Definitions

Hypomagnesemia was defined by serum magnesium levels < 1.8 mg/dL. Diagnosis of depression was performed using the scale of Yasavage and Brink [18] which recognizes symptoms of depression and is validated for use in the elderly Mexican people. A score of 21 to 30 points is indicative of moderate to severe depression, 11 to 20 points mild depression, and 0 to 10 points absence of depression. The scale has a sensitivity and specificity of 0.91 and 0.72 [19]. Eligible subjects for this study were required to have a Yasavage and Brink score equal or greater than 11 points.

Measurements

At baseline and the end of the study, the Yasavage and Brink scale was applied, and fasting glucose levels, glycosylated hemoglobin (HbA1c), and lipid profile were measured. In addition, serum magnesium levels were measured every 4 weeks. The person assessing outcomes was blinded to the group assignment.

Anthropometric measurements were assessed using conventional protocols. Height and weight were taken with the subjects in light clothing and without shoes. The body mass index (BMI) was calculated as weight (in kilograms) divided by height (in meters squared). Waist circumference was taken as the minimum circumference at umbilicus level.

Adherence to pharmacological treatment was assessed every month by personal interview, and tablet count.

Assays

Serum magnesium was measured by colorimetric method, with intra- and interassay variations of 1.0 and 2.5%, respectively.

Serum glucose was measured by the glucose-oxidase method; its intra- and inter-assay variations were 1.5% and 2.1%. The lipid profile was measured by enzymatic methods; the intra- and inter-assay variations were 2% and 3.0%.

All measurements were performed in a Data pro Plus clinical auto-analyzer (Arlington TX, USA).

Statistical analysis

The pre-planned intention-to-treat analysis of the primary study end-point, the improvement of depression symptoms, were carried out for all the randomly allocated participants who satisfactorily completed the follow-up. To establish the differences between the groups we used Mann-Whitney U test and Fisher’s Exact test. A p value < 0.05 defined the level of statistical significance. The data were analyzed using the SPSS 12.0 statistical package (SPSS Inc., Illinois USA, 1998).

Results

A total of 265 elderly with type 2 diabetes were screened. Prevalence of depression, hypomagnesemia, and depression plus hypomagnesemia was 44.9, 38.9, and 13.2%, respectively.

Thirty-five subjects fulfilled the inclusion criteria. Of these, 8 refused to participate and 23, 12 women and 11 men, were enrolled and randomly allocated, 12 in the group of MgCl2 and 11 in the group of imipramine. Overall, the average Yasavage and Brink score and serum magnesium levels were 17.0 ± 4.7 and 1.3 ± 0.3 mg/dL, respectively. A total of 16 (69.6%) individuals had light and 7 (30.4%) moderate to severe depression.

The average dose of imipramine required to achieve a beneficial effect on depressive symptoms was 50 mg daily. All the subjects in the imipramine group had at least one drug-related adverse event such as dry mouth, constipation, sweating, hot flashes, disorders of visual accommodation and blurred vision, urination disorders, fatigue, somnolence, increased anxiety, sleep disorders, confusion, disorientation and auditive hallucinations, fine tremor, headaches and dizziness, sinus tachycardia, nausea, anorexia, and itch. Two (18.2%) individuals dropped out by the side effects of imipramine. On the other hand, mild abdominal pain and diarrhea were present in 3 (25%) individuals who received MgCl2; there were no dropped-outs due to MgCl2. Adherence was achieved by 91.7% and 72.7% of the subjects in the MgCl2 and imipramine groups, respectively.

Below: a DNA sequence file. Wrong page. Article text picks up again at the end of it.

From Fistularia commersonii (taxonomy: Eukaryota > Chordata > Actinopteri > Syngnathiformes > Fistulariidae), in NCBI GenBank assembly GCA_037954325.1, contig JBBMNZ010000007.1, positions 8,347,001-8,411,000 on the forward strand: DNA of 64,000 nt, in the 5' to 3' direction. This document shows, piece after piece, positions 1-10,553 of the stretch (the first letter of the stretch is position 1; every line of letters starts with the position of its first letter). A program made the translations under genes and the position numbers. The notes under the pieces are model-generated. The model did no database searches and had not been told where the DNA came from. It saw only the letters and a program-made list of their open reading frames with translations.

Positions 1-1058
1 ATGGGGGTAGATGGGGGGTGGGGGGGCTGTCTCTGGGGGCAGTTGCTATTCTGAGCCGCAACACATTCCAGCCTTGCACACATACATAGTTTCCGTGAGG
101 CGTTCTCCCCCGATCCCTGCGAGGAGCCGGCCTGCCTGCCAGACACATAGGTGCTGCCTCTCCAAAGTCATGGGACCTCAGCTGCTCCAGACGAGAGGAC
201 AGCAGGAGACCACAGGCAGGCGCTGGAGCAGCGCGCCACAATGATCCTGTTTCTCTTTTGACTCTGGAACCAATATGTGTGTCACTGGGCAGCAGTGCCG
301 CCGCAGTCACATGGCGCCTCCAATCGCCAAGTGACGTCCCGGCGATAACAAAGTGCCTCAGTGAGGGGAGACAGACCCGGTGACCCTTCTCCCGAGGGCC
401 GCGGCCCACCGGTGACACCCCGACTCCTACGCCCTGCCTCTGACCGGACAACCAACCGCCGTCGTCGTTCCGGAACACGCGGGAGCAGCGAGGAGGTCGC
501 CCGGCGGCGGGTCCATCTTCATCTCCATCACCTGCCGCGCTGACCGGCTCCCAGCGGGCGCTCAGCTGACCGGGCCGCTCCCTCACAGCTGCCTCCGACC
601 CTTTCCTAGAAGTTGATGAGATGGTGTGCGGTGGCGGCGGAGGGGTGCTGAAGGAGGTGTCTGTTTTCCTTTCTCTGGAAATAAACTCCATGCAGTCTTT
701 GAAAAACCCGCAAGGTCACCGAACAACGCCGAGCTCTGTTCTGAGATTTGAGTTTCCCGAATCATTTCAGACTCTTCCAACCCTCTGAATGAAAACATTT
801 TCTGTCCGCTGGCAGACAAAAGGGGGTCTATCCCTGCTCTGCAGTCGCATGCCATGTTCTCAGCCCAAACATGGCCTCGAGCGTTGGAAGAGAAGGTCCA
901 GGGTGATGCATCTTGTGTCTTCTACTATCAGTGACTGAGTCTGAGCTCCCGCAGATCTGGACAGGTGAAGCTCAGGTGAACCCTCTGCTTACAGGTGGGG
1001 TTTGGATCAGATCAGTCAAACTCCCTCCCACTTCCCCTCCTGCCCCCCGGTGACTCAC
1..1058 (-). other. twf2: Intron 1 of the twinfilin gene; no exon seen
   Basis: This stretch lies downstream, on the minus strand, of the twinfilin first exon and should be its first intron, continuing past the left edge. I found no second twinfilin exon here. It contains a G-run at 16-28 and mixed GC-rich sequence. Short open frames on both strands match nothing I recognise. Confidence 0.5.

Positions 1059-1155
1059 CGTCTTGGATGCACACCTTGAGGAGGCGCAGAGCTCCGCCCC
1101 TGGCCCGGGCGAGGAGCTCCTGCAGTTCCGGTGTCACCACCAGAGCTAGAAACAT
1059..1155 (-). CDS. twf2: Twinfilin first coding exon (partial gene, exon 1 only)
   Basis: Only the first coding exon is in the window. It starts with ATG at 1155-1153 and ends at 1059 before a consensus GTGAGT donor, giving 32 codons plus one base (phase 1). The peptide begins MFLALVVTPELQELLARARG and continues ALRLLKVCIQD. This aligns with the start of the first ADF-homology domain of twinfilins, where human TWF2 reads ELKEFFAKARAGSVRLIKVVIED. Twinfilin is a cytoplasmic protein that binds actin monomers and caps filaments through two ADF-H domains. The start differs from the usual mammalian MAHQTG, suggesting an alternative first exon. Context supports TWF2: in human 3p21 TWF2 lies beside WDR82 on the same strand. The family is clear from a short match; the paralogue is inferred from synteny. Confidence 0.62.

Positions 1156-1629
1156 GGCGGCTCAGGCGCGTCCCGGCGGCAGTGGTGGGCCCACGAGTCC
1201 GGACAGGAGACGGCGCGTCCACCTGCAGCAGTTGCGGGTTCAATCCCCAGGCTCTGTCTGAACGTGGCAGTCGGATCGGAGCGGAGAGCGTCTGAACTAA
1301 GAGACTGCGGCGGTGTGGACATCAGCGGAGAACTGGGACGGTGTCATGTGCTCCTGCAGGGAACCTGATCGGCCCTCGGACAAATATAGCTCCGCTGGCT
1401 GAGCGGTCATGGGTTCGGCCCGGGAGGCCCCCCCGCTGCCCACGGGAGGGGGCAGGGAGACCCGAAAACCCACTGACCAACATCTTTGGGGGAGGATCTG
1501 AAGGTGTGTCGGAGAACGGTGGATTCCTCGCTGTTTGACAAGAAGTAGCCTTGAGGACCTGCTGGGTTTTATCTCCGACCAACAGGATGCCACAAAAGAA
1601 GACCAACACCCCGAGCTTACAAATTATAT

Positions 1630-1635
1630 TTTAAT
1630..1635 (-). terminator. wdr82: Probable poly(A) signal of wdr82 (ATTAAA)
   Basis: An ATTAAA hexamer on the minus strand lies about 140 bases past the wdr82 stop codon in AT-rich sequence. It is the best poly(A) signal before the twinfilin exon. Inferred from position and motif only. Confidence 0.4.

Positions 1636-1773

The preplanned intention-to-treat analysis of the primary study end-point was performed in the 21 participants who completed the follow-up. There were no differences by age (69 ± 5.9 and 66.4 ± 6.1 years, p = 0.39) and duration of diabetes (11.8 ± 7.9 and 8.6 ± 5.7 years, p = 0.33), in the groups with MgCl2 and imipramine, respectively. The distribution of light (66.7 and 66.7%) and moderate to severe depression (33.3 and 33.3%) was similar in the groups of MgCl2 and imipramine.

Table 1 shows the clinical characteristics of the participants at baseline and at the end of follow-up. At baseline, serum magnesium and Yasavage and Brink scores were similar in both groups; at the end, subjects who received magnesium supplementation significantly increased their serum magnesium levels. The Yasavage and Brink score significantly decreased in both groups; at the end of follow-up there were no significant differences between the groups.

A total of 7 (58.3%) and 9 (81.2%) patients in the groups of MgCl2 and imipramine significantly improved their symptoms of depression, p = 0.37.
Table 1 Basal and end characteristics of elderly with type 2 diabetes who received magnesium chloride (MgCl2) or imipramine.

Baseline

End

MgCl2

Imipramine

MgCl2

Imipramine

N

(12)

(9)

(12)

(9)

Yasavage and Brink score

17.9 ± 3.9

16.1 ± 4.5

11.4 ± 3.8a

10.9 ± 4.3a

Fasting glucose, mg/dL

194.3 ± 59.0

183.4 ± 68.0

191.1 ± 59.7

183.1 ± 74.3

HbA1c, %

8.9 ± 1.6

9.0 ± 1.7

8.8 ± 1.2

8.9 ± 1.4

Systolic blood pressure, mm Hg